Problems to Spot on the Technical Resume Before Submitting It to the Employer

National Experts in Resume Writing & Career Coaching

Problems to Spot on the Technical Resume Before Submitting It to the Employer

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Don’t even think about sending in the resume that’s anything less than polished because you’ll quickly end up losing out on the job opportunity. Professional technical talent is plentiful, but getting the resume right is not for many in the technical field. Unfortunately, resume writing mistakes continue to hurt even the best technical professionals. Make sure you’re not one of them by avoiding these mistakes on the resume.

Don’t make the resume exhaustive
You want to paint a picture of your professional career for employers, but it doesn’t need to include every job and detail in your work history. Be selective with what information and details you choose to include so that it’s enough information for the hiring manager to figure out what value you bring to the table, but not overwhelming to the point that your message is lost. And when it comes to including information on your certifications, please include what’s relevant for the job and only what’s current. The employer doesn’t need to know what you were certified in 10 years ago – for what may be viewed as outdated today. The general recommendation on resume length is 1-3 pages so be selective with what you choose to include.

Focus on solutions & deliverables
Don’t write the resume to tell the responsibilities of your job. What employers are really looking to find out is what technical solutions you bring to the table. What deliverables do you have to show for on the job? That is what matters, and that’s what will inform the hiring manager whether you’re the right fit for the job. For more tips, read: “Ways to Fine Tune the Technical Resume.”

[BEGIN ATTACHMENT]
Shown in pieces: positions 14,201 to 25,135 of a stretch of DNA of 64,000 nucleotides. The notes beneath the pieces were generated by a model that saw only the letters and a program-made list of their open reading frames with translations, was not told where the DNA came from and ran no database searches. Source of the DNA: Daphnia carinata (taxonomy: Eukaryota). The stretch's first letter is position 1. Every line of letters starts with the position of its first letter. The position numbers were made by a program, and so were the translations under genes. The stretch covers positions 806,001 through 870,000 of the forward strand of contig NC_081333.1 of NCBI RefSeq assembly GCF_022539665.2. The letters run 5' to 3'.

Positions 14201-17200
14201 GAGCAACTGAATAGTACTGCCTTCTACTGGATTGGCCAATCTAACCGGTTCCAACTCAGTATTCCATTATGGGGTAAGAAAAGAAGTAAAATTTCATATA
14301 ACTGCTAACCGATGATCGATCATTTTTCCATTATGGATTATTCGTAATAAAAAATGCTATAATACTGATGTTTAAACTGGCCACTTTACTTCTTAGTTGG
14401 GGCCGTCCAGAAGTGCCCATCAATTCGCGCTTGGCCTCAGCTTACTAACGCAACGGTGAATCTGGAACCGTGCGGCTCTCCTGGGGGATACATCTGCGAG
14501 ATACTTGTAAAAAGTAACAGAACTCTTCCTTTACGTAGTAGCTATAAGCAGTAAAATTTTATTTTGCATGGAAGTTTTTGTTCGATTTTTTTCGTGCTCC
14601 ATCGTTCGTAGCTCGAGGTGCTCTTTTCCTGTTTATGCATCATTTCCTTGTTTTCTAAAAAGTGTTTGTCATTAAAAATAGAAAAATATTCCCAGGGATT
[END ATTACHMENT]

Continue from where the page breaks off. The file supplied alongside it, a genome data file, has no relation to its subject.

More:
Appeal to the technical & non-technical audience
Each employer will filter through the resumes that come in differently. Many of the larger employers are relying on the Applicant Tracking System (ATS) to do the job. But, regardless of the route the resume goes through, it needs to be written for a technical & non-technical audience. Establish the right balance. You want the hiring manager to read through your resume and get your technical experience and skills even if they lack the full background knowledge of the field. In many instances, your resume will need to go through the hiring manager before it’s brought to the attention of the people in the department that’s hiring.

Eliminate a laundry list of technical skills
We get it, you want to impress employers with the technical skills you have and know, but simply listing them out in a separate section on the resume called ‘Technical Skills’ won’t do you much good. It may help with the ATS looking for those keywords, but that’s about it. If you’re going to include such a section on the resume, provide some level of detail so it’s not just a stand-alone list of technical skills. Your highlight of technical skills can also be much better served on the resume by including it within the ‘Experience’ section. Inform employers how you applied the technical skills on the job and what you achieved with it. In this manner, you still get the technical terms in to attract the ATS, but now any person reviewing your resume can also understand your level of knowledge on it because they understand how it was applied and used on the job.

Keep to the format
On top of maintaining the same format when it comes to font style and dates on the resumes, the way you order your information should also be consistent. This all makes your resume flow better and helps the reader follow the information and find information more easily.

These simple fixes and resume-writing rules to the technical resume will ensure employer’s take notice of your talent!